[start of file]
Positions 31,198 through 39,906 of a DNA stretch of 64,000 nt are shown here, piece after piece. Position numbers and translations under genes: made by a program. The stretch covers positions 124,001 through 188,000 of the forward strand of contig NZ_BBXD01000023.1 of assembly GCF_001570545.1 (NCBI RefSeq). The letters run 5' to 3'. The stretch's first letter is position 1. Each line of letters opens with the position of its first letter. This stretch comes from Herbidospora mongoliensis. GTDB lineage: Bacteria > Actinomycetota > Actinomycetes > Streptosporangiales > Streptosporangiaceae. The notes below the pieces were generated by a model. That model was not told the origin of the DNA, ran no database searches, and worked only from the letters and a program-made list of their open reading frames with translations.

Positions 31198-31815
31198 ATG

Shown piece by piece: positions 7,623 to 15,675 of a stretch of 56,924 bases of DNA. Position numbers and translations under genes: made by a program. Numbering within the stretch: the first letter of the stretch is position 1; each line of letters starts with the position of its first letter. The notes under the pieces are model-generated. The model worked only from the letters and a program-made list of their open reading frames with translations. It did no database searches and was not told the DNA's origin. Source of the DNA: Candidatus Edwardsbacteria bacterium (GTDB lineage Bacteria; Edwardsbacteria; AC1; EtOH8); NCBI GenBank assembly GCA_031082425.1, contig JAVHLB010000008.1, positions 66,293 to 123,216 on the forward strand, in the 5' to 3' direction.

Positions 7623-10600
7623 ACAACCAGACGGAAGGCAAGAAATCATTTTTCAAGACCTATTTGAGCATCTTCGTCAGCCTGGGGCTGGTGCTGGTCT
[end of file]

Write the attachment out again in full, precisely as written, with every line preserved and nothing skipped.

Positions 31,198 through 39,906 of a DNA stretch of 64,000 nt are shown here, piece after piece. Position numbers and translations under genes: made by a program. The stretch covers positions 124,001 through 188,000 of the forward strand of contig NZ_BBXD01000023.1 of assembly GCF_001570545.1 (NCBI RefSeq). The letters run 5' to 3'. The stretch's first letter is position 1. Each line of letters opens with the position of its first letter. This stretch comes from Herbidospora mongoliensis. GTDB lineage: Bacteria > Actinomycetota > Actinomycetes > Streptosporangiales > Streptosporangiaceae. The notes below the pieces were generated by a model. That model was not told the origin of the DNA, ran no database searches, and worked only from the letters and a program-made list of their open reading frames with translations.

Positions 31198-31815
31198 ATG

Shown piece by piece: positions 7,623 to 15,675 of a stretch of 56,924 bases of DNA. Position numbers and translations under genes: made by a program. Numbering within the stretch: the first letter of the stretch is position 1; each line of letters starts with the position of its first letter. The notes under the pieces are model-generated. The model worked only from the letters and a program-made list of their open reading frames with translations. It did no database searches and was not told the DNA's origin. Source of the DNA: Candidatus Edwardsbacteria bacterium (GTDB lineage Bacteria; Edwardsbacteria; AC1; EtOH8); NCBI GenBank assembly GCA_031082425.1, contig JAVHLB010000008.1, positions 66,293 to 123,216 on the forward strand, in the 5' to 3' direction.

Positions 7623-10600
7623 ACAACCAGACGGAAGGCAAGAAATCATTTTTCAAGACCTATTTGAGCATCTTCGTCAGCCTGGGGCTGGTGCTGGTCT